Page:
My husband and I rearranged Ronan’s school, therapy and medical appointments as well as our own personal schedules in order for me to be available to go to the upcoming Congressional Hearing. This Hearing was to address the Vaccine Injury Compensation Program (VICP), its history as well as the waste, fraud and abuse stemming from that program. Having taken part in the VICP on behalf of my son, it was important for me to make plans to be at that Hearing.
Since that announcement of the cancellation, in national news about vaccines I read that a healthy young man, who was battling for his life after getting the flu shot, died this week. I also read that the US is scampering to get a hold of an unapproved vaccine to students at an Ivy League college. Personally, since the Hearing was cancelled, I learned that a friend’s mom landed in the hospital after getting a flu shot and that another friend’s son reacted negatively to a 3-in-1 vaccine.
While the personal stories may not be earthshattering news for many, all of those stories frighten me. They frighten me because another life has been senselessly lost, another life is in jeopardy and another person’s health has been changed forever. Where are they to go when they link their ill health, that vaccine injury, or worse, death? They’ll discover the VICP and how it proposes to help. They’ll think they have answers, assistance and maybe some hope. Too bad that the VICP is so broken.
I know I am not the only one feeling worry, sadness or disappointment. Many of us in the community were depending on some good news to finally come. So, while we wait to get word about when the VICP Hearing will be rescheduled, because you know that people in our community are actively working to make that happen, I’d ask you to do a few things. No need to sit and wallow in this disappointment, right? It’s time for some action.
First, I want to ask you to review the video of the November 29, 2012 Hearing. I think it’s important to do this because those people we heard last year are some of the same ones we’ll expect answers from when the VICP is rescheduled.
You’ll recall that the Hearing last year saw a great many discussions about autism, including the role that childhood vaccines played in that diagnosis. You’ll also remember that we saw Chairman Issa, who is also slated to oversee the VICP Hearing, lead a long-overdue discussion about what else needs to be done about autism. Listen to everything that was revealed. Think about how you felt when those Representatives’ words tumbled out of their mouths. Keep those words in mind as you get ready for the next step.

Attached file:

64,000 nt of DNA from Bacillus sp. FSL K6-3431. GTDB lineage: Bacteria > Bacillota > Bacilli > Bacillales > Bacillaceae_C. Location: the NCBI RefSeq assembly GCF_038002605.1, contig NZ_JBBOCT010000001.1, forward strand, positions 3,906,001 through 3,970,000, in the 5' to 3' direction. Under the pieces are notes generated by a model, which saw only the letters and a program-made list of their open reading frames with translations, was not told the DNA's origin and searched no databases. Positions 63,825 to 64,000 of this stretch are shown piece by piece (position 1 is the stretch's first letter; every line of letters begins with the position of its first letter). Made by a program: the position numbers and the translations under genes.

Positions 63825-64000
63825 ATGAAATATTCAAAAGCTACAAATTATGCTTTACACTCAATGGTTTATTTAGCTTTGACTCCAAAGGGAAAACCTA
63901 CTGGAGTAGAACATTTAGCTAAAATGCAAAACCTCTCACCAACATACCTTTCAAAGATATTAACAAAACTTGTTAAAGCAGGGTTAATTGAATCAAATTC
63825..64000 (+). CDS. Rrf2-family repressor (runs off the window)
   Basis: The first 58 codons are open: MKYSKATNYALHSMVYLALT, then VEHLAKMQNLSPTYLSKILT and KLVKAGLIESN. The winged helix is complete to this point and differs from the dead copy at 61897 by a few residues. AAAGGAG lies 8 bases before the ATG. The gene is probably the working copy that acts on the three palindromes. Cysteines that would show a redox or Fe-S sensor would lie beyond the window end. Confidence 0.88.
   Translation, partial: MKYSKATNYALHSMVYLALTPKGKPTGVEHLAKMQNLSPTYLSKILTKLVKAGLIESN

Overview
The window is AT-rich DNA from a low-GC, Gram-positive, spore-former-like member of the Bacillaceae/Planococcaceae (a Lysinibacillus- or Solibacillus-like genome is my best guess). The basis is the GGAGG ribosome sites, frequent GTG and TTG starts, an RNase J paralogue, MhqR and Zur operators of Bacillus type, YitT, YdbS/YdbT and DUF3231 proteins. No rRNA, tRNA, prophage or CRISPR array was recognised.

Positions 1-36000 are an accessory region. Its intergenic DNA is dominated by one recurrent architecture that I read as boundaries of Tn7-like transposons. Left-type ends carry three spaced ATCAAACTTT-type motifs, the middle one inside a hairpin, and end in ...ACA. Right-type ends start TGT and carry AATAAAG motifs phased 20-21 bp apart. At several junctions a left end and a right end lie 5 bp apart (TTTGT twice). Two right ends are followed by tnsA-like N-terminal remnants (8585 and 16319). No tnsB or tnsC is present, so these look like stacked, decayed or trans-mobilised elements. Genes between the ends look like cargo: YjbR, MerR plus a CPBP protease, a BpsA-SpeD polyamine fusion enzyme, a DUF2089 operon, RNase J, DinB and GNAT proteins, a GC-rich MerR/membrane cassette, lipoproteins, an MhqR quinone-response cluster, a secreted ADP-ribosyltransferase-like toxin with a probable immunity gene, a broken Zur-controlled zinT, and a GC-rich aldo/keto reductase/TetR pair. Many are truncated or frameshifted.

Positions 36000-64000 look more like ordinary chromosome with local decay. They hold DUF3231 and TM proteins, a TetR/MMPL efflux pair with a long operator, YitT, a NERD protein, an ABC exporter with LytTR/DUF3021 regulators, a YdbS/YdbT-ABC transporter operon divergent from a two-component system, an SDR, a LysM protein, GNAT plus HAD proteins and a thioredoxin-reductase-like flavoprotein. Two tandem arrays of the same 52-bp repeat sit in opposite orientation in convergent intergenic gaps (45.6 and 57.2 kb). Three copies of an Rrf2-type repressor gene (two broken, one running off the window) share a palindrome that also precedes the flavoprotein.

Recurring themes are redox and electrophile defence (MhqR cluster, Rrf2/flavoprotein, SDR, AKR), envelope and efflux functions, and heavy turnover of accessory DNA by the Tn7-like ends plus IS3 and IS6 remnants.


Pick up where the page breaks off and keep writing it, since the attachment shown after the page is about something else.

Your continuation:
I, for one, was gobsmacked at what I heard as the committee discussed vaccines, autism, the loss of time, the need for services, and that not enough support is available. By the end of the Hearing I felt it was a victory for us, for our cause and especially for our children. True, more needed to be done, but what that Hearing and what was revealed made it a landmark event.
We need to have that happen again.
So, the next request I am asking of you, if you haven’t already, is to please contact your Representatives. Put pressure on your Congressman. Put pressure on the Oversight and Reform Committee members. Tell them your story. Remind them of the promises they made to us. Let them know that we understand time constraints and busy schedules are part of life, but that you’re expecting action regardless of those delays. (When you get a response, do feel free to share it with us in the comments below or on our Facebook page.)
One last thing. Send your story to the Canary Party. The Canary Party has been integral in coordinating this Hearing and has the ear of the committee. From and earlier AofA post, here’s what you can send: In your own words, describe how vaccines caused damage or death. What was your child like before the vaccine(s)? What were your own beliefs about vaccines? Did your experience with the NVICP help you or your child in any way? Report how your journey with vaccine injury has brought you to where you are today. You can write a paragraph, a page, or more. Email your story to email@example.com. Deadline for submissions is November 27th.
After getting news that the next Hearing was called off, it was difficult to plod through the rest of the week. It felt like we were back at square one. That we had to start all over again. That our hard work is not paying off. While it may take pushing our way through a crowd of people who act like they don’t see us, remember, we know how to do that. We’ve done time and time again. We’ll continue to do that for our own children and for each other’s because together, we’ve become experts at getting the attention that our children need.
Even if it takes more time, a great amount of effort and more struggles than we bargained for, it’s time to rally once again. There are enough of us committed to doing whatever we can. Let’s get our voices heard loud and clear one more time. If not for our children, some who have already been gypped, then for those who will surely come after them.
Cathy Jameson is a Contributing Editor for Age of Autism.
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